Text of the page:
There are lots of ways to build the profile of your business, your academic expertise, your passion. Joyce talked about networking groups the other week, and I’ve attended many networking opportunities, including exhibitions and conferences. It is when we go to follow up these initial links that many of us fail. We forget to follow up, or find it awkward and therefore avoid it. Often we become so intent on building rapport with a CEO or other figurehead, we forget to build rapport with the de facto key person: The Gatekeeper.
Who is the Gatekeeper?
Even in the 21st century, in this world of online meetings and directors managing their own emails, there is still a large percentage of gatekeepers and they are mainly female! I am of course talking about the army of mainly women who hold the title of PA, receptionist, occasionally Private Secretary, Chief Administrator and so forth. There are some really good blokes doing this role and I am sure some would identify as non-binary and trans, but that is not my rabbit hole for today. I’m talking about relationships, power, and how we can wield it with integrity.
In 1952 Betty Marsden debuted the Joyce Grenfell sketch ‘Private Secretary’ which, in addition to revealing a secret, explores many of the contradictions of these roles. By their nature, they are often unseen and undervalued, yet they hold the key to information, action and attention. Rather than asking ‘Who watches the watchman?’, perhaps we should be asking ‘Who gatekeeps the gatekeeper?’. I’ve met some shocking ones in my life, including the school secretary who on the first occasion I ever asked to speak to the head exclaimed “Why do you keep bothering him, you’re useless to him?’. As I was offering training and support for parents and staff, that school lost out. Embarrassing!
Gatekeeping with integrity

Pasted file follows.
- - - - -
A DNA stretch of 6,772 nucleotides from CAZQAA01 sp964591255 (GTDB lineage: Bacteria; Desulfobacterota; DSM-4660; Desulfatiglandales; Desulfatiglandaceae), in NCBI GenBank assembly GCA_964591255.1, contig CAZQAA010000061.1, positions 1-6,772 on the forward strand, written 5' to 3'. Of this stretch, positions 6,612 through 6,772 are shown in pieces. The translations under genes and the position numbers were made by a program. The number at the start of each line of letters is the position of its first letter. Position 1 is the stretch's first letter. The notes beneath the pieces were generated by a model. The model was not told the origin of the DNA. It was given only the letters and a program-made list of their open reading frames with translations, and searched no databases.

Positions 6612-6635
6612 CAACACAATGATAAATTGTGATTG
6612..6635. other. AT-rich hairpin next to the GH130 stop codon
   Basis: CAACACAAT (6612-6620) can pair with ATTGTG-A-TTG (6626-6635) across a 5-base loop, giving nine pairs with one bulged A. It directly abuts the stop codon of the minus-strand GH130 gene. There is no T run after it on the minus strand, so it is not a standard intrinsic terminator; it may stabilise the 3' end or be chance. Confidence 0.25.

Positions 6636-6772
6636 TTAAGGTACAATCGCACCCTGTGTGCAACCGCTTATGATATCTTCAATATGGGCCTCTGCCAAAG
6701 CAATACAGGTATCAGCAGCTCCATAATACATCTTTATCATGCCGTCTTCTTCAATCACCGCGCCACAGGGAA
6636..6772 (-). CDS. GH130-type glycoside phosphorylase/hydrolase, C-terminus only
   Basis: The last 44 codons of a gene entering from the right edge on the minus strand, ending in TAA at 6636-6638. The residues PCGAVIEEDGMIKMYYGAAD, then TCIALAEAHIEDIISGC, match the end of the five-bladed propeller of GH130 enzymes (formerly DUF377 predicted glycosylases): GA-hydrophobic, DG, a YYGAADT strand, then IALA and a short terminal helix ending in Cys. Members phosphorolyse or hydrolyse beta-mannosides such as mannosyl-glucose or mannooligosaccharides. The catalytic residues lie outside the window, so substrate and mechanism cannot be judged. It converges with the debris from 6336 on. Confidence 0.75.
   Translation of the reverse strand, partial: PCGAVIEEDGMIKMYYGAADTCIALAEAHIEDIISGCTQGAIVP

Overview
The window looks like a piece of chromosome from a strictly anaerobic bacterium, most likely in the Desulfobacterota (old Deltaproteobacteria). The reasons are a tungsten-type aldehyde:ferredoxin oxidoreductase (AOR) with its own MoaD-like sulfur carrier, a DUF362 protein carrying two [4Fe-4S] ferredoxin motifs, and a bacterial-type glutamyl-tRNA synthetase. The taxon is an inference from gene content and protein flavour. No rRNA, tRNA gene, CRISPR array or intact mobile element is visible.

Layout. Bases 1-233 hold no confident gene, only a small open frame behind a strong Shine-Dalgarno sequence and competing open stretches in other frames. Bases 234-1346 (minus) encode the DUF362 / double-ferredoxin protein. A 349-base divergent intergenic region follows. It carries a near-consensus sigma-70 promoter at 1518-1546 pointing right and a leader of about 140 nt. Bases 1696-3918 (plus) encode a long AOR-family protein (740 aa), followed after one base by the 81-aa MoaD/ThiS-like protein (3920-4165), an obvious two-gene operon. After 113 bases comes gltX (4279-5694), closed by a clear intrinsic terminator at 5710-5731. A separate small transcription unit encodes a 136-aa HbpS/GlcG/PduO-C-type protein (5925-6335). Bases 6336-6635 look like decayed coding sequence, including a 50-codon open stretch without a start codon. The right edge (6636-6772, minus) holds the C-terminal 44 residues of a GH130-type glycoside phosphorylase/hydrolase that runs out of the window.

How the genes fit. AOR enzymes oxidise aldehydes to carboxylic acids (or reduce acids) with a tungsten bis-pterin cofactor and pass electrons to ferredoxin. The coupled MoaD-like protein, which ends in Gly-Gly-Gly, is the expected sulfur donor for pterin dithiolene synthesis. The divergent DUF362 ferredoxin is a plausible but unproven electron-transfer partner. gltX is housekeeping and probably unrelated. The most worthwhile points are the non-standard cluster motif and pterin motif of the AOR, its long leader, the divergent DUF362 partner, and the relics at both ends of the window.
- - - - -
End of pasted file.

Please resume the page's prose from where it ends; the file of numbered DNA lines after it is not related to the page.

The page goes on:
There are two gatekeepers I’ve encountered in my life however, who have operated with integrity, kindness, communication and skill, both professionally and personally. It is to these two women I’d like to pay tribute today, now that they are both exiting my life. Sheila Wraight, one of the Graduate College Administrators at CCCU retires at the end of this week. It’s jokingly said that one of the other Administrators ushers you into the Grad College and Sheila looks after you through the last 6 months and ushers you out. This is so true. Sheila has been the focus of many a frustrated email from students over issues that are nothing to do with her. Every time, she has steered us with calm, clarity and kindness to the right answer, person or process. It was a real moment of sadness for me when we went digital because of COVID and I could not therefore place my three bound copies into Sheila’s devoted hands.
The other is my Godmother Gloria (Goy) Fuller. Rather like the Private Secretary in the sketch, Goy professed no real ambition, but ended up in a range of rather senior positions in the Civilian support staff for Kent Police. These included gatekeeping for a Chief Inspector who was notoriously almost never at his desk. She was Assistant Secretary and Treasurer to the Police Social Club, a role which probably led to more decision making and action taking than the actual treasurer, and she continued this post long after her retirement from her day job. Goy died this month, and I did not realise how much I would hear her voice in my head. Though neither of us knew it at the time, from an early age Goy taught me about a different kind of ambition – an ambition to have integrity, build relationship at work and outside work, to enable the young ones even when they are infuriating (I was a very gabby child), and to simply be kind. The rising through the ranks to a position of trust often comes quite accidentally from there.
So, what are my concluding thoughts today? Whenever you want to make a lead, make a friend first, or at least a friendly acquaintance. Don’t just ask to speak to the boss. Make sure you know the name of the person who picks up the phone and who checks their emails for them. Ask after them, pass a few friendly comments. At worst, these are the gatekeepers, who can shut the gate in your face as well as open it. At best, they will be people who will enable that business relationship, so make sure you genuinely appreciate them. They are your de facto key person.